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Mon, 09 Feb 2009
EFF Calls on Federal Regulators to Protect Consumers from
DRM Technologies Impede Innovation and Thwart Consumers'
San Francisco - The Electronic Frontier Foundation (EFF)
called on the Federal Trade Commission (FTC) today to
mitigate the damage that digital rights management (DRM)
technologies cause consumers.
In public comments submitted to the FTC today, EFF
explained how DRM, backed by the anti-circumvention
provisions of the Digital Millennium Copyright Act (DMCA),
impedes innovation and thwarts consumers' rights to make
full use of their digital music, movies, software, and
videogames. EFF urged the commission to study DRM's effect
on competition in the marketplace, investigate whether the
effects of DRM are fully disclosed to consumers, and
promote a set of "Best Practices" that, if followed, would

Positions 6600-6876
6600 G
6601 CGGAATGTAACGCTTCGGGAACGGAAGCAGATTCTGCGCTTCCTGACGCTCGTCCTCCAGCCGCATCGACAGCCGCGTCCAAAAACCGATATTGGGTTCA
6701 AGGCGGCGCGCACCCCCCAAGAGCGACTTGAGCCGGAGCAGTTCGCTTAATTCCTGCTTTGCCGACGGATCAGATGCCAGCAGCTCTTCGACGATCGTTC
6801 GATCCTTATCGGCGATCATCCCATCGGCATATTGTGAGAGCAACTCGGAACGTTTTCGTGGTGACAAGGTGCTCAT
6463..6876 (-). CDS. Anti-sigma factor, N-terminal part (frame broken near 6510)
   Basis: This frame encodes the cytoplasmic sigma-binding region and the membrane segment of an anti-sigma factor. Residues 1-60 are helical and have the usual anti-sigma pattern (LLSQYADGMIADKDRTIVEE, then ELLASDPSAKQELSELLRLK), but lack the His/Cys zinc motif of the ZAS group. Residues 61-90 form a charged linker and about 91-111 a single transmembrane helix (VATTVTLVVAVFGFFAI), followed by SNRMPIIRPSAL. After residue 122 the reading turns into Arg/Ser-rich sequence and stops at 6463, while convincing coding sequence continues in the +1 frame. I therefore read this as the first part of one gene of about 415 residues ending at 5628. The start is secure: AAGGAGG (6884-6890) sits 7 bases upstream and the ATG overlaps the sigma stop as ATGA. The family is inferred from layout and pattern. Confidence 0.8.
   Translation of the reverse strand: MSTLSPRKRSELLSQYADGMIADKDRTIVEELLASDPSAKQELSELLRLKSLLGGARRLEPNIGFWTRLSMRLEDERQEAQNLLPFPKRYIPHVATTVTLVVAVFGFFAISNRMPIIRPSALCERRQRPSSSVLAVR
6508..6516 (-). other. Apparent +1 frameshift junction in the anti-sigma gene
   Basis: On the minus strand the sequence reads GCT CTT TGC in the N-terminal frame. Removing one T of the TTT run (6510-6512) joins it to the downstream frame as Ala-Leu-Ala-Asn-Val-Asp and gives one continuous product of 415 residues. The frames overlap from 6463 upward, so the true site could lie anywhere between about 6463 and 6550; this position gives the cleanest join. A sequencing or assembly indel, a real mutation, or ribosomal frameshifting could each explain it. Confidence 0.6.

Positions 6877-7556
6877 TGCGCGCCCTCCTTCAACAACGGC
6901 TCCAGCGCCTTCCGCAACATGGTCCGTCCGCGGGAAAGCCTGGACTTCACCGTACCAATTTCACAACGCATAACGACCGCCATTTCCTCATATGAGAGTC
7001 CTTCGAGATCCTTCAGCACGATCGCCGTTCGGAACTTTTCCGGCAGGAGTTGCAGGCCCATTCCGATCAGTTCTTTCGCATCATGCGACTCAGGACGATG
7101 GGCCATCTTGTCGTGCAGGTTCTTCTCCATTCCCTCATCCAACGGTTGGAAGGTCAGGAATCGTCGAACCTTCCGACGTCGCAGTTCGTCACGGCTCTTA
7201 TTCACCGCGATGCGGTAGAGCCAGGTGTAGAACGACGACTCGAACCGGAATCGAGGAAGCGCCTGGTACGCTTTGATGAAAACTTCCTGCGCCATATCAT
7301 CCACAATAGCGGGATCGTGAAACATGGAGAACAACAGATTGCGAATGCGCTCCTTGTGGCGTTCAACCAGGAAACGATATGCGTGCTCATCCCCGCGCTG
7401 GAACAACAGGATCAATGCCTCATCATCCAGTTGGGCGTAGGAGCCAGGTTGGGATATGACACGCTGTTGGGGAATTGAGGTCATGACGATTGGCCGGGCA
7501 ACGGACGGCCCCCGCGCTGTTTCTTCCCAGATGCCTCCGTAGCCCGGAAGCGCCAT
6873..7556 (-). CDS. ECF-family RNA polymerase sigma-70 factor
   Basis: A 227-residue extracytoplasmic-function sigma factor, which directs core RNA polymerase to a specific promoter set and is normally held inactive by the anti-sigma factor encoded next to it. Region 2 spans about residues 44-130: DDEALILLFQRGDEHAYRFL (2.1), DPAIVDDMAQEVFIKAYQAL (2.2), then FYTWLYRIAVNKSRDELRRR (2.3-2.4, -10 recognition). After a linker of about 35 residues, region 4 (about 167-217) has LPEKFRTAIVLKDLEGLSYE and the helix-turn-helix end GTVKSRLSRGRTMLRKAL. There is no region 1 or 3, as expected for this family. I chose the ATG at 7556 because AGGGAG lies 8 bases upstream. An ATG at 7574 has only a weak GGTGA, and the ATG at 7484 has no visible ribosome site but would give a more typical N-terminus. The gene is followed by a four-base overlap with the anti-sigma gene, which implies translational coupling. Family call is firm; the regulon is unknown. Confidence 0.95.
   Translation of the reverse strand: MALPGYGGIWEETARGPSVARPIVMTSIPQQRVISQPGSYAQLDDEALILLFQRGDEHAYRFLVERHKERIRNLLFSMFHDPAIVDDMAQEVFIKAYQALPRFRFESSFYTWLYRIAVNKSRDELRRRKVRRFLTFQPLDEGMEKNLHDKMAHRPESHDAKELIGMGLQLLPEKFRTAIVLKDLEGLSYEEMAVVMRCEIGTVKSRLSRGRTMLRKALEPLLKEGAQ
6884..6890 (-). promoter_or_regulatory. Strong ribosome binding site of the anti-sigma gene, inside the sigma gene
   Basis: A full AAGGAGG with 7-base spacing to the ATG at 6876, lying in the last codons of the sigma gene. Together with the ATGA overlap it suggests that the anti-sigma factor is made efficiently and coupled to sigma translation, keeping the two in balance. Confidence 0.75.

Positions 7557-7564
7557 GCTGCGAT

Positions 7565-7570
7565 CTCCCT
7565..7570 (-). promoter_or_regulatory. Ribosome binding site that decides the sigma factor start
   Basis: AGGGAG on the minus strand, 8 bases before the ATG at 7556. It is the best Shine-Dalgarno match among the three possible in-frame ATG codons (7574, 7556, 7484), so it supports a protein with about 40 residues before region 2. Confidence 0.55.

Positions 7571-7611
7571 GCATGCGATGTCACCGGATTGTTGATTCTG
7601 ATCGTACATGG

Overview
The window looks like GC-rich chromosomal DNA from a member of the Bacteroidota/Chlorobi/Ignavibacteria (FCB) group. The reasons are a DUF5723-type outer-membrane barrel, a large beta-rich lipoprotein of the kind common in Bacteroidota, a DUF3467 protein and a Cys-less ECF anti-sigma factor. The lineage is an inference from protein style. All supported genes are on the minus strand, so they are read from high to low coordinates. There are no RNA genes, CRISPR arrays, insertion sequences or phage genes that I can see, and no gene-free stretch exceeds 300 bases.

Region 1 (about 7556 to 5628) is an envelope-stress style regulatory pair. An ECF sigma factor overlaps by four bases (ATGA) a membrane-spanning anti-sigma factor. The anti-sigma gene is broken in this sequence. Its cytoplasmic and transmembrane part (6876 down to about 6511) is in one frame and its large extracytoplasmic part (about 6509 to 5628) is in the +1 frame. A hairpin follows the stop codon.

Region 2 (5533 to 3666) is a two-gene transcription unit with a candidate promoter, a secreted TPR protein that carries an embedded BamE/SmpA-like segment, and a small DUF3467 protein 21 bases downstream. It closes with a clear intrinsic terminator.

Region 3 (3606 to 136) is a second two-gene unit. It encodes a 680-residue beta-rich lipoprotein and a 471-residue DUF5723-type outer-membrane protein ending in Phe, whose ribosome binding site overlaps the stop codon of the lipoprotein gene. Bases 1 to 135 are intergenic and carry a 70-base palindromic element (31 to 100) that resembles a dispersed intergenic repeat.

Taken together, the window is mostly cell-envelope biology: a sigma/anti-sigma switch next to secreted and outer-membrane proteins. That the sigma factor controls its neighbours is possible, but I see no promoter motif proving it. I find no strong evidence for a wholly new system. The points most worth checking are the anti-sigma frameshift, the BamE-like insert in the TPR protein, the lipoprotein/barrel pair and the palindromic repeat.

help alleviate the burdens of DRM for consumers.
Industry leaders argue that DRM is necessary to protect
sales of digital media, but DRM systems are consistently
and routinely broken almost immediately upon their
"DRM does not prevent piracy," said EFF Staff Attorney
Corynne McSherry. "At this point, DRM seems intended to
accomplish a very different purpose: giving some industry
leaders unprecedented power to influence the pace and
nature of innovation and upsetting the traditional balance
between the interests of copyright owners and the interests
of the public. The best way to fix the problem is to get
rid of DRM on consumer products and reform the DMCA, but
the steps we're suggesting will help protect technology
users and future technology innovation in the meantime."
EFF's comments were filed in conjunction with the FTC's
Town Hall on DRM, set for March 25 in Seattle. The Town
Hall is free and open to the public.
For EFF's full comments to the FTC:
For more on the FTC Town Hall on DRM: